One thing that I had in mind from the beginning was that URCAT’s Encounter system should not rely solely on combat to create opposition for the players. After all URCAT is the Unaligned Rescue and Casualty Assistance Team. Conflict is not suggested in the name, though it is something that URCAT Officers will have to do sometimes.
In the next set of posts on URCAT, I will discuss the basics of non-combat Encounters and the design decisions behind them. Today, I will start with the medical treatment system that I developed for field medicine. Please keep in mind that this is a work in progress and is subject to change.
Content warning: Serious injury and death will be discussed in this blog post, though not to graphic levels.
Inspiration for Medicine in URCAT
One of the major inspirations for URCATs medical treatment system is the Surgery mechanic that exists in MASHED: A Korean War MASH RPG by Brabblemark Press. To give some background, MASHED is a Powered by the Apocolypse (PbtA) TTRPG inspired by the Mobile Army Surgery Hospitals (MASH) that were used to treat casualties close in behind the front lines during the Korean War (1950-53). These are the same front-line hospital units that inspired the M*A*S*H franchise of movies and TV shows that came out in the 1970s & early 80s.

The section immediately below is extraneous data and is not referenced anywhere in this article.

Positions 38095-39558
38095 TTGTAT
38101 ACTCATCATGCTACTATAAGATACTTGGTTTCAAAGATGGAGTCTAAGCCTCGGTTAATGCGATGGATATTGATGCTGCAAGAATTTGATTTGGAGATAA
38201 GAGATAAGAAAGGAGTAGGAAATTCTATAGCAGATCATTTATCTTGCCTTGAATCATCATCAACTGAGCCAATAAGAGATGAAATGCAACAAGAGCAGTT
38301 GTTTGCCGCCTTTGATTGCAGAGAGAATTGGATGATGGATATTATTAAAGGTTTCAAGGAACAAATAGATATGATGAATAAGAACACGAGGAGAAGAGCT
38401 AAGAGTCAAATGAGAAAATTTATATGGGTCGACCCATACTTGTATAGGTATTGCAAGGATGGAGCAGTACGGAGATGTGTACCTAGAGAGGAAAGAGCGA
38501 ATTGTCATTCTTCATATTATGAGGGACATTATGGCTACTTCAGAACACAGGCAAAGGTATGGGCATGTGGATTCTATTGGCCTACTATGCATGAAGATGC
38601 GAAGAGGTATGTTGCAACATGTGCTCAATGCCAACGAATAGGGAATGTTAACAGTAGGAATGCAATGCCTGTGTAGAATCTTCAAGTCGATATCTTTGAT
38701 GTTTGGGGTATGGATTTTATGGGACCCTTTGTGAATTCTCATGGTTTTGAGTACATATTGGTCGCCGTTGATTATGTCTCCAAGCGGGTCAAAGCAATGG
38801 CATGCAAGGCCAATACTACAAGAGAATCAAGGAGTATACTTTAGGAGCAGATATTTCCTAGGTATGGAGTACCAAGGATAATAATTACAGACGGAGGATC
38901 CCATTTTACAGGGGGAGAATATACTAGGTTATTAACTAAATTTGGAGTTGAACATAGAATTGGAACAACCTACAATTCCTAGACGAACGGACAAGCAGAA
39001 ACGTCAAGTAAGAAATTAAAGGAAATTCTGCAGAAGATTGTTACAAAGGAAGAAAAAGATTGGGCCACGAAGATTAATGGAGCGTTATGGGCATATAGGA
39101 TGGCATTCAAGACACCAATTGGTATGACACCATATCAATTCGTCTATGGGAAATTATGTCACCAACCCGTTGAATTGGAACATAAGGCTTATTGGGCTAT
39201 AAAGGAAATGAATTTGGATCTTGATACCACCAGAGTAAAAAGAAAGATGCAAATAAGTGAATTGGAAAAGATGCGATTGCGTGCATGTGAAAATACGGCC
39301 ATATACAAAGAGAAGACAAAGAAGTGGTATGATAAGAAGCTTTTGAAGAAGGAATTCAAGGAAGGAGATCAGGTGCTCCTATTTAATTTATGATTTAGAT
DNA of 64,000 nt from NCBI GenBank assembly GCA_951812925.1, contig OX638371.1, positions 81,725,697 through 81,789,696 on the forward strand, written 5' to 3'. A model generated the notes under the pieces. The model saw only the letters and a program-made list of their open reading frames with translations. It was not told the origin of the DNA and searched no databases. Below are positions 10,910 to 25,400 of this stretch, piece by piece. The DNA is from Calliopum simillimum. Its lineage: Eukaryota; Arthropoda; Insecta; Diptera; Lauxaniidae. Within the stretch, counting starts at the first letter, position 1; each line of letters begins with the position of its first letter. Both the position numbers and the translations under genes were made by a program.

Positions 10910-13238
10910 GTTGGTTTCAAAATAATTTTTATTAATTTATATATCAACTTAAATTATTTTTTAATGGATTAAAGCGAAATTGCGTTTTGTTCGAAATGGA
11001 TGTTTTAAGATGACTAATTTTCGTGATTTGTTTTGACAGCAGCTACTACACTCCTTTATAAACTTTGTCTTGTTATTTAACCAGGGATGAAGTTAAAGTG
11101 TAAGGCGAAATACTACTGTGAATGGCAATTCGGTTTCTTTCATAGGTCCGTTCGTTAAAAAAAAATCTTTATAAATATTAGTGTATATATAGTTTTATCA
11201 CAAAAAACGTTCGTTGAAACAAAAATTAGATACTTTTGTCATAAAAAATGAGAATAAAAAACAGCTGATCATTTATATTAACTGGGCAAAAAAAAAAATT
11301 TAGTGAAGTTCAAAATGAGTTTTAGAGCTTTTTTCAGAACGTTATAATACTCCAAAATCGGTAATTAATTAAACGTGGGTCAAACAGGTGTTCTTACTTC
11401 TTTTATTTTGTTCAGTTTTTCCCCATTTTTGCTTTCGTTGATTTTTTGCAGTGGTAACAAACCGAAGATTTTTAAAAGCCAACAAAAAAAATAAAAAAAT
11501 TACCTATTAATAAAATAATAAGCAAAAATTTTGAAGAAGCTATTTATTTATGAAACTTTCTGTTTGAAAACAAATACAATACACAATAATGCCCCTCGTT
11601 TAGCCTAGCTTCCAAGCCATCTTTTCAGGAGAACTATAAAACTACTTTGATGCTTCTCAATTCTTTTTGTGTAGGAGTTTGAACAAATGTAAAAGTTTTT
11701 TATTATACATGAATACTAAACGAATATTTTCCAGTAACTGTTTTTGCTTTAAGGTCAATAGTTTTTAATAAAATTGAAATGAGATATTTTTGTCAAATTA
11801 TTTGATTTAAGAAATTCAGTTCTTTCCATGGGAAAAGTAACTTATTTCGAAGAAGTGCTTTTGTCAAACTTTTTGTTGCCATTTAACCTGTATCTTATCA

In MASHED, the Surgery system is based around the use of cards that indicate the patient’s Injuries on the core parts of the human body (Head, Torso, Abdomen, Right Leg, Left Leg, Right Arm, and Left Arm). In addition to indicating location, they also indicate the severity of the injury (2-harm, 3-harm, 4-harm, or 5-harm) and the type (explosive, bullet, unknown, etc).
The players then use a series of medical moves based on their playbook type to stabilize and treat the patient before timers on the injuries and the body run out. If any of the timers run out before the treatment is complete, then the patient either dies or the surgeon is forced to amputate an affected limb. In many ways, surgery in MASHED is a balancing act of resources in the form of character workload in the surgical suite, time, and the amount of additional stress the characters can tolerate going into the casualty rush.
URCAT and Triage Elements
URCAT uses an Encounter system whenever the players are in a situation where they have to accomplish a series of objectives in a limited amount of time during a Deployment, the main action portion of a session of URCAT. At the moment, the three main Encounter Elements are Combat Elements, Triage Elements, and Rescue Elements.